The Malta Independent 16 July 2018, Monday

Opinion: A future built on education

Chris Said Sunday, 6 August 2017, 12:00 Last update: about 13 months ago

I would not be contesting the election to become leader of the Nationalist Party were it not for the love I have for my country and my determination to make it a better place for our children and grandchildren.

I dream of a country where all of us feel the need to always do what is right; where people work hard, knowing that it's only through hard work and determination that one moves forward in life; a country that values honesty and respect, where people can disagree without being disagreeable and where we embrace differences, learn from each other and where reason wins over emotion.


I dream of a country where we cherish our environment as much as we value our property, where laws are there to be respected and where the common good always comes first; a country that never closes its eyes in front of what is unethical, let alone tolerate the illegal and the unlawful. I dream of a country that celebrates the successes of its most talented people but constantly pushes forward those lagging behind. Above all, I dream of a country that cares for the most vulnerable.

If elected Leader of the Nationalist Party, I will make it a top priority for the party to come up with its most ambitious and far-reaching educational manifesto, meant to raise a new generation of Maltese youngsters who are not only skilled enough to keep moving the economy forward but who are also empowered with the values and integrity to always seek what is right.

It is for this reason that, of the 20 thematic areas I earmarked in the last few days, for which the Nationalist Party will be appointing a special representative to serve as a liaison between the party and the sector, four are directly linked to education - from primary education to secondary, tertiary, vocational and life-long. Only through education can we guarantee a better country for all.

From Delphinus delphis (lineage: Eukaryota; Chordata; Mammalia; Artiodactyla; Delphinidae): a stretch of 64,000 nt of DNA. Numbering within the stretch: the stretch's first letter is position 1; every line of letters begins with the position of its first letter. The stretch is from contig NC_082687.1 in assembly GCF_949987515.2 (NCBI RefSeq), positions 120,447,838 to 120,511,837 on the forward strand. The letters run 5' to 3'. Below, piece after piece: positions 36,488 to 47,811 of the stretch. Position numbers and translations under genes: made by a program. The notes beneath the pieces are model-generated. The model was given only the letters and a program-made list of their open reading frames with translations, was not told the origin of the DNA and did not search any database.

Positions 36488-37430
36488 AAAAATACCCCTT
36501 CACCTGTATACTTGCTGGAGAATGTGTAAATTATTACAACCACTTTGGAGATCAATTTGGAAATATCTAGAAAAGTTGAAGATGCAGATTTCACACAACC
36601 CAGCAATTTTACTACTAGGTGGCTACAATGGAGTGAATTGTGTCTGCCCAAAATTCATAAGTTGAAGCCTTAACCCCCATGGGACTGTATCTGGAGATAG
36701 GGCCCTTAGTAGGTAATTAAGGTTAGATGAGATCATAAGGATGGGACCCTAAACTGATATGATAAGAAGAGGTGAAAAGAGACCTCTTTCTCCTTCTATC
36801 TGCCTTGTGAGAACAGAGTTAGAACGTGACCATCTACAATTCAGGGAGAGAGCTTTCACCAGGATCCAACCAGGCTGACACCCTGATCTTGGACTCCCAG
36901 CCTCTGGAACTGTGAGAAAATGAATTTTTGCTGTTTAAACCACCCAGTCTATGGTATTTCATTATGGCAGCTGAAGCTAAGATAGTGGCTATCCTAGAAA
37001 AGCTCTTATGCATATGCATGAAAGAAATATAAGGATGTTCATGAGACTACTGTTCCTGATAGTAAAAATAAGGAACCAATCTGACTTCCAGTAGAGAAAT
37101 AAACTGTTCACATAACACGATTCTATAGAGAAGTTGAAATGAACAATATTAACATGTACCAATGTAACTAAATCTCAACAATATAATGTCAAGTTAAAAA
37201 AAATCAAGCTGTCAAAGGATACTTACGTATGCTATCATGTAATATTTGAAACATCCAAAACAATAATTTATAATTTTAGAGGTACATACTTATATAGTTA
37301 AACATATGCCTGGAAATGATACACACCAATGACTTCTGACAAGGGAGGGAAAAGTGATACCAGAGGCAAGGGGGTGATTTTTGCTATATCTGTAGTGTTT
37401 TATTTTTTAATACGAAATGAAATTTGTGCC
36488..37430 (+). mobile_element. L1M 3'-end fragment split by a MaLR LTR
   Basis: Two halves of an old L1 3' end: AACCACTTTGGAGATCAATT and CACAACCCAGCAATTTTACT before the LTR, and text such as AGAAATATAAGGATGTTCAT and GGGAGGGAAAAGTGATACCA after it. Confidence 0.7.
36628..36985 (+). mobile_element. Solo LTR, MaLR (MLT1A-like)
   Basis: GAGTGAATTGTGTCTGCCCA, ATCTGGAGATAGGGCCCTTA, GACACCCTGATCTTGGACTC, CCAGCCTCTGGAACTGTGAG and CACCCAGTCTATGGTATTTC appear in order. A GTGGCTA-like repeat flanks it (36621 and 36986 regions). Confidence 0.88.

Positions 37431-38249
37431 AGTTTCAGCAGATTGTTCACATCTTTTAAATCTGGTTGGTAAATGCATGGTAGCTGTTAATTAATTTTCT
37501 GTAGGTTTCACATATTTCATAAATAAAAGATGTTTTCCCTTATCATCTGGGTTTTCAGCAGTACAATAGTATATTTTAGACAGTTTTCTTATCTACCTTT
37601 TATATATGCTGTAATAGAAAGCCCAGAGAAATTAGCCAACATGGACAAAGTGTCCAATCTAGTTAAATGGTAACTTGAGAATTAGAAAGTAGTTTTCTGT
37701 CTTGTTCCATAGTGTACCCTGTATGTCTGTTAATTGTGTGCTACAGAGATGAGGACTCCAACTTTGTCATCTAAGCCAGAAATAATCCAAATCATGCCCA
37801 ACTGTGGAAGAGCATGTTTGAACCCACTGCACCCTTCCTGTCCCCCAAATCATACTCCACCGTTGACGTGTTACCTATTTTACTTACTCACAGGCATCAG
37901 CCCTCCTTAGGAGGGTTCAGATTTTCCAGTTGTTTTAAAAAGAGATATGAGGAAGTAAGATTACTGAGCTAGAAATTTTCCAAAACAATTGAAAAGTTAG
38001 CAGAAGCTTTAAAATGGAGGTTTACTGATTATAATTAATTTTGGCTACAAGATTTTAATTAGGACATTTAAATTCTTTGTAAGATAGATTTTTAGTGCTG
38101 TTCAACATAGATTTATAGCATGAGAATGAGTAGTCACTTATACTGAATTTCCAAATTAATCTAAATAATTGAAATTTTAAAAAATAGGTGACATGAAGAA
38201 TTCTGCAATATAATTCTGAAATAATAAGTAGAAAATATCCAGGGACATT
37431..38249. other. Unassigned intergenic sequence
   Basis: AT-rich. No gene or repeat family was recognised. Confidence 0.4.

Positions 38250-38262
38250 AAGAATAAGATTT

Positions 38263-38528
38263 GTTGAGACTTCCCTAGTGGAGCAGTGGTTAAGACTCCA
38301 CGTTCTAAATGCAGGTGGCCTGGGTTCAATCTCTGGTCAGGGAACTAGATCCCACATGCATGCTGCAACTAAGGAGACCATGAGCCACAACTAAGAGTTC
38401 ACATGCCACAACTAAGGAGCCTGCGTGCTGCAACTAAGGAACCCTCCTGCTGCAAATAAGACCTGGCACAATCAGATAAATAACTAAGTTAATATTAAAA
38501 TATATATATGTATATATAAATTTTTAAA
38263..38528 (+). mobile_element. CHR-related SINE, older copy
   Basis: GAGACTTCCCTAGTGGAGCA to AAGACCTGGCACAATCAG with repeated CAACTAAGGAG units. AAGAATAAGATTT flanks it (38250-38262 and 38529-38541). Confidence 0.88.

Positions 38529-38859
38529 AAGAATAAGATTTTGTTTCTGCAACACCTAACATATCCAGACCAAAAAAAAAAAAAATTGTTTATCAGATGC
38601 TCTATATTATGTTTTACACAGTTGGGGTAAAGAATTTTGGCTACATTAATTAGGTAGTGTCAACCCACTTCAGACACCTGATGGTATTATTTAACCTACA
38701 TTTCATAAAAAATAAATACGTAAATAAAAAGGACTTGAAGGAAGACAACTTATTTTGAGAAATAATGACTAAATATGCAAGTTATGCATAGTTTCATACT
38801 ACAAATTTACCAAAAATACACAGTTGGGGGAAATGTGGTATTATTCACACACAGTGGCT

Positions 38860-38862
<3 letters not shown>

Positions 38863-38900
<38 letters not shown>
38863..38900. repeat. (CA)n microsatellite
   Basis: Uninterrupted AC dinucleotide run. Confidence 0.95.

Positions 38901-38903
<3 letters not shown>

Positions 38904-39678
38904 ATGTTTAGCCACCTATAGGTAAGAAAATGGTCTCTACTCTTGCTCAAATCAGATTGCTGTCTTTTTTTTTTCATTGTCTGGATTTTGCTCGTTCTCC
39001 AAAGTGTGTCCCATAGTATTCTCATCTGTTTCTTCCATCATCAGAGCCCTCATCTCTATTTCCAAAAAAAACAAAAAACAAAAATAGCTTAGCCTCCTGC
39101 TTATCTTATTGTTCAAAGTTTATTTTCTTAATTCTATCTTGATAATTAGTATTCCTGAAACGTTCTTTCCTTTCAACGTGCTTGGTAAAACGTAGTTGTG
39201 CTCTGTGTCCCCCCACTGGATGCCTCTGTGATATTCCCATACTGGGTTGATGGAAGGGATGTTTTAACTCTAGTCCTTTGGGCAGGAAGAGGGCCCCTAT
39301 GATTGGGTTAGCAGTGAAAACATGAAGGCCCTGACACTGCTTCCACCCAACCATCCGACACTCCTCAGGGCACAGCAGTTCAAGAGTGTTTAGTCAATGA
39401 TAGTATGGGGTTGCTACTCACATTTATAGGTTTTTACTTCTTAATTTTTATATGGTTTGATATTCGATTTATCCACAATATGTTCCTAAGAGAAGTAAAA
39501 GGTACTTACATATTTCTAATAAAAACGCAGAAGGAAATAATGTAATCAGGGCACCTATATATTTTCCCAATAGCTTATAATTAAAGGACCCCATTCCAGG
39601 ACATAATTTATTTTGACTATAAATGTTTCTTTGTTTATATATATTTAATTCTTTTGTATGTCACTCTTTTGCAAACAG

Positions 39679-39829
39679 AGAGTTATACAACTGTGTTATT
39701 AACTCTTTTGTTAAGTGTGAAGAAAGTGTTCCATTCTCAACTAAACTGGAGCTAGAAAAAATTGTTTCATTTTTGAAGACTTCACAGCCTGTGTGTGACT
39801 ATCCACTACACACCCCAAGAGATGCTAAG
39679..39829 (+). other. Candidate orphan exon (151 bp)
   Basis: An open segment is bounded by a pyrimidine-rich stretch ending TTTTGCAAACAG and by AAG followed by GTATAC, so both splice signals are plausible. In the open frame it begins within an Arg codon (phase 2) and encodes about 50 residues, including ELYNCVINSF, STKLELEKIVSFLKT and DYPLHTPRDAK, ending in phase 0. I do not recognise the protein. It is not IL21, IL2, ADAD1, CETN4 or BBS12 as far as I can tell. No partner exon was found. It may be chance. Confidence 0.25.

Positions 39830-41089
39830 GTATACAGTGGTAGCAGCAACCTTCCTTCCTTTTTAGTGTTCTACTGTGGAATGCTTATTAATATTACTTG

Through foresight in education we must guarantee that our school system produces young people with the right skills for the industry of tomorrow. As a country, we need to look ahead and ensure that those starting school today will be equipped with the skills that will be needed in 20 years' time. The objective is not for these young people to find a job upon completing school, but to fulfil their potential by finding the right job.

We need to expose our students to the world from a young age, to widen their horizons and perspectives, to instil in our children a sense of adventure and curiosity and to foster in them a sense of entrepreneurship as a means of making dreams happen. Assisting Master's and PhD students to study abroad is a crucial step forward and we need to do more. But we also need to ensure that students at a formative age - even at primary and secondary level - have opportunities to travel, to discover new cultures, to learn, share ideas and realise that there is much more that brings together people from different backgrounds than that drives them apart.

It is also through a well-oiled system of life-long learning that the country must provide ample opportunities for all adults to never stop acquiring new skills, not only to remain active in the labour market but to be active citizens and live life to its fullest. In this way, life-long learning will also foster more inclusivity and constant inter-generational dialogue and collaboration.

I dream of a country where more and more people feel the need to involve themselves in grassroots politics, civic organisations and democratic platforms, a country where issues are debated intelligently and respectfully. I want to lead a government that is constantly kept on its toes by a most discerning population. I do not want to be able to win elections simply by moving people from the private sector to the state payroll on the eve of an election or by promising everything to everyone during an election campaign. I want to win elections because the people embrace our programme for change and what it means for the future of the country.

As a former Parliamentary Secretary responsible for public dialogue, I want to see more of it - especially between decision-makers and young people. I dream of a country where parliamentary debates are complemented by a structured dialogue between all those concerned. It is not enough to elect Parliament every five years - citizens need to be kept involved in decision-making throughout the legislature.

One cannot speak of bettering education without mentioning the teaching profession. Teachers serve a unique role in society. Their responsibility is unparalleled and it is for this reason that I want the Nationalist Party to come up with policies that empower and enrich teachers, to attract more young people to the profession and to make a lifetime in teaching truly worthwhile.

If I am elected leader of the Nationalist Party I will - in my first few weeks in office - establish a policy team focused on education that will start working with teachers, students, parents, unions and other stakeholders to set the party's agenda for the future of education in Malta. We will do the same for other important sectors - such as energy, health, the environment and the economy. Yet, education needs to come first: everything depends on it.


Chris Said is contesting the election to become leader of the Nationalist Party.


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